In case you haven't realized by now, Camelot doesn't know how to naturally encourage progression. What's especially hilarious is that, as I mentioned a few paragraphs earlier, they don't know how to force progression either. If you walk five feet out of line you get reprimanded and lectured for a few hours, but if you walk thirty feet out of line Camelot doesn't really notice and lets you basically walk all over what they pretend is the sequence. Several of the dungeons in this game are essentially optional.
With that said, I'll be taking pity on Camelot and playing along with their power tripping fantasies. Their excuses for why you're supposed to be going along with any of this are far funnier than sequence breaking could ever be.
Ugh... Ughnn... It's too heavy! We can't hold it for long! If our Psynergy runs out, Vale will be destroyed!
Psynergy is restored automatically by pacing back and forth a bit. The psynergy that can hold this boulder up in the air could easily move it slightly to the side or kill its momentum. People in Vale are terrible at this whole competence thing.
I'm hurt pretty badly... Do you think I'll die? [Yes] I knew it... This is it for me. Save yourselves...
I'm not sure why they attempt to justify monsters here when they don't bother to do that anywhere else in the game, but apparently monsters are capable of walking through boulders but incapable of getting over fences. The strength of wooden shields will not bother to reflect this.
By the way, the image I'm using for unimportant people without pictures is "sunshine.gif", which was included in the spritesheet I downloaded for this game and is presumably the name of a Lost Age character who very much dislikes his parents.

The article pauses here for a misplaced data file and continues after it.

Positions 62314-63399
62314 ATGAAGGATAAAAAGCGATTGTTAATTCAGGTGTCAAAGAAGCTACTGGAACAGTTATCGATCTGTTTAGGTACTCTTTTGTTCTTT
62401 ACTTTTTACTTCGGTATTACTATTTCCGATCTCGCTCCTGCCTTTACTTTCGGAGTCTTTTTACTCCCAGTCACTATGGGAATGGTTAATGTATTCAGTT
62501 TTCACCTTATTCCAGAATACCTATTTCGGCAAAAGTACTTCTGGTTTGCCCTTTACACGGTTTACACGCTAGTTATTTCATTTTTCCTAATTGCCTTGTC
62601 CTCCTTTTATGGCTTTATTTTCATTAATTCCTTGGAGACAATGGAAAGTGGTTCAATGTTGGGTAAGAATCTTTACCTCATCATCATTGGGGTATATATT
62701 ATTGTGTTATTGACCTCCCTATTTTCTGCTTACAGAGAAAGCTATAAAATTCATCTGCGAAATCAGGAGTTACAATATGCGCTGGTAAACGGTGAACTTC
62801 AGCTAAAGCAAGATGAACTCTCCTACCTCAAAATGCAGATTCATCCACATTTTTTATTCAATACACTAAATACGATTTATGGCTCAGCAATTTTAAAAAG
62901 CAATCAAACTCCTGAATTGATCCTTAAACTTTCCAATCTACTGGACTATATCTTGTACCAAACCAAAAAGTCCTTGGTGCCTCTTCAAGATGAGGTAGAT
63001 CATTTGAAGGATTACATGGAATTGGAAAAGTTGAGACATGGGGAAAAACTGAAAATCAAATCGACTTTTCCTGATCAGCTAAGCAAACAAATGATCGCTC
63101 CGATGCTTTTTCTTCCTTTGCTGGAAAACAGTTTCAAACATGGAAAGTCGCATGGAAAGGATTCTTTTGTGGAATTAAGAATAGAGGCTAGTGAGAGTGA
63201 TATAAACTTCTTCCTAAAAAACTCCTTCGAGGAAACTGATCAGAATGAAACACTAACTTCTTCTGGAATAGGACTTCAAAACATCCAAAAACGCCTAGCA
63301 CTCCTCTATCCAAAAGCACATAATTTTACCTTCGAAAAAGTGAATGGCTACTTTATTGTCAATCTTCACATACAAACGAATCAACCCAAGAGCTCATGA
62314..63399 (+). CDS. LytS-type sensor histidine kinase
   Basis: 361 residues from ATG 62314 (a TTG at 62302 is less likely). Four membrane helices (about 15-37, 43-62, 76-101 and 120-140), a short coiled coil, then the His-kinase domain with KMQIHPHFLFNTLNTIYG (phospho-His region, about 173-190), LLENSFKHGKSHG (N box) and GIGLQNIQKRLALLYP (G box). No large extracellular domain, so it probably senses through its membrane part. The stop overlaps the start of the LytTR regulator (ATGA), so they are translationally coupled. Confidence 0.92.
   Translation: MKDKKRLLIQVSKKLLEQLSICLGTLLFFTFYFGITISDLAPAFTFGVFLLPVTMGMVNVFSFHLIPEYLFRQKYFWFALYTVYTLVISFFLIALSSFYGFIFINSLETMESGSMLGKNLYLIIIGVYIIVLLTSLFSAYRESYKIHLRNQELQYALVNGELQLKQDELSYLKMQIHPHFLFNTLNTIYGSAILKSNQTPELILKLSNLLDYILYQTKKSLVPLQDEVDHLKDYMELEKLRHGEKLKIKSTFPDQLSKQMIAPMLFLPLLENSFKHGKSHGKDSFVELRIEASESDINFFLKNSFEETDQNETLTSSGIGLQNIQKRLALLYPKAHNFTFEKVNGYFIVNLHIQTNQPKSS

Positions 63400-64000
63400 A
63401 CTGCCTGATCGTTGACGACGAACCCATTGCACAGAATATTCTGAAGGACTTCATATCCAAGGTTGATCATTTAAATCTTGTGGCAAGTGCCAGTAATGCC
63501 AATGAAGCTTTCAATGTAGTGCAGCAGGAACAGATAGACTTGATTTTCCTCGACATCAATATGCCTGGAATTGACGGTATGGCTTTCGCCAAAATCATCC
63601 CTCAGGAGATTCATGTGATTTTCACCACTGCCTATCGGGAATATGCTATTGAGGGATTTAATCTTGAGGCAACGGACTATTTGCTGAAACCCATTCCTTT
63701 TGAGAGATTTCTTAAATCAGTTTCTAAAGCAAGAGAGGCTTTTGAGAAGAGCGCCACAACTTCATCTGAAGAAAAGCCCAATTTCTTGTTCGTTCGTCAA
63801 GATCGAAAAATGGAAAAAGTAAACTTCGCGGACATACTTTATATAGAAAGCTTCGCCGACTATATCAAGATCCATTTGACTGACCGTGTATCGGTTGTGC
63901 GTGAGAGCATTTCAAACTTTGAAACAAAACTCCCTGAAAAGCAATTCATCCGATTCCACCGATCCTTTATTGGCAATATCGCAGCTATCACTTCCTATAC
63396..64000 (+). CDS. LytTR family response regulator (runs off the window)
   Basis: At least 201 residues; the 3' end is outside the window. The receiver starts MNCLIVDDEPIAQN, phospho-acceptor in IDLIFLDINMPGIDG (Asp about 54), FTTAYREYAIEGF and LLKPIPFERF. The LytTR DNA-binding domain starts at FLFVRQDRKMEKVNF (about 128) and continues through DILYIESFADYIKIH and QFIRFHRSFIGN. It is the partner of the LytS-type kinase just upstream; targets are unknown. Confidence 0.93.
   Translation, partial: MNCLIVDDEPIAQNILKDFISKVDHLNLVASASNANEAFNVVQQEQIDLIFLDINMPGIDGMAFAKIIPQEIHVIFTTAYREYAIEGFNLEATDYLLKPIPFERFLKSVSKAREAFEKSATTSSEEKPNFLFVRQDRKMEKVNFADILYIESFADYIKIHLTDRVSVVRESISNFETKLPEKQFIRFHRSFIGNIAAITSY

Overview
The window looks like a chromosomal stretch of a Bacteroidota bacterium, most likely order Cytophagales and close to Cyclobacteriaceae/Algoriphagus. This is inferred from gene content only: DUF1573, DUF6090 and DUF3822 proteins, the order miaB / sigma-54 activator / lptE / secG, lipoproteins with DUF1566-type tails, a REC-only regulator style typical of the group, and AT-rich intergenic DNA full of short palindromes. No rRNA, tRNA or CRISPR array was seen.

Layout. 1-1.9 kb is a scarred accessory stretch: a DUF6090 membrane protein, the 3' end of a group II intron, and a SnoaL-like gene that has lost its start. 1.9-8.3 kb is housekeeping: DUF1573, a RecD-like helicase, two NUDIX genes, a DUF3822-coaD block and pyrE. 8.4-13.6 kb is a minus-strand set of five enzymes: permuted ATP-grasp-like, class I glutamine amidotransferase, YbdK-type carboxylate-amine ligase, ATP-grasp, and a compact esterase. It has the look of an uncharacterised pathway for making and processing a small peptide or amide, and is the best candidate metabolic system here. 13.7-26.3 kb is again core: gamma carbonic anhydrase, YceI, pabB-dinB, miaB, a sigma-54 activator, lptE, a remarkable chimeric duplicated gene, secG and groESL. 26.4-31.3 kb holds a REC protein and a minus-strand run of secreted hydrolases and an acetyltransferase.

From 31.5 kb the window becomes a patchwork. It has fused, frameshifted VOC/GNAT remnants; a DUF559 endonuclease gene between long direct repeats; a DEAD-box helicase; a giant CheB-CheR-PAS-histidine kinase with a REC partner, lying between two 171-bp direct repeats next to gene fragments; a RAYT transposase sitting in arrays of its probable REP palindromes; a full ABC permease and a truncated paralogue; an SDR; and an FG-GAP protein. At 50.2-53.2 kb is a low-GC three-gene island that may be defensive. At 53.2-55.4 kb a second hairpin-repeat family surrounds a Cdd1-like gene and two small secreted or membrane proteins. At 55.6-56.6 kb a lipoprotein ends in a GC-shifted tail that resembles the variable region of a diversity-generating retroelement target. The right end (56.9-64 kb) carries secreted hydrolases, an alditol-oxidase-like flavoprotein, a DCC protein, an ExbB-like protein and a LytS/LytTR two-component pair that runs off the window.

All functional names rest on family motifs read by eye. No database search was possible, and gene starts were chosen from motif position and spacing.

Battling is absurdly straightforward, doubly so because most of my options don't do anything yet. Even if they did, there's very little disincentive to just mashing A. The suddenly much darker backgrounds are nice though.
Other than some random battles, there's pretty much nothing to distract you from arbitrary gameplay padding in the tutorial of all things. Nobody seems to pay these slightly smaller boulders any mind, perhaps because suddenly finding meaningless forced obstacles is a common occurrence in the world of Camelot games.
Rather than Felix being suspended in a river of Miracle-Whip or some far less interesting rendering error, the water is pure white because of a flash of lightning. Essentially, every possible negative weather effect is occurring simultaneously, though the subsequent plague of locusts was cut due to problems with the particle effect.
Felix will be all right. We'll find a way to save him...
The rope won't reach... We should use Psynergy. Do you have any left?
I've used all mine up. What about you, Kyle?
I'm drained from helping the other villagers...
Given that the most common type of help seems to be yelling at people to go south, I'm not exactly sympathetic to Kyle's excuse.
We have to get help.
Can Felix hang on long enough for us to find help?
There's nothing else we can do for him here, is there?
Things you could do for him:
-Swim up to him, grab him, and drag him to shore.
-Tie yourself to the rope, jump in, and pull him back to shore.
-Get a second rope or something similar (like a shirt) to extend the length of the rope you have.
-Reposition yourself to a more advantageous position to throw the rope.
-Pace back and forth a bit to get psynergy back.
-Have Dora use the Catch spell she was established as having two minutes ago.
-Remind him that he is clearly within arm's reach of the side of the river and invite him to not be an idiot.
Just a thought.
I have to go get help, before Felix drowns! Jenna has gone to the plaza to get help. Go join her.
This game likes being redundant in its excuses. Go to the plaza because you'll escape. And because it's the only way to go due to the boulders. And to save Felix. And because we drew these really nice plaza sprites and please pay attention to us.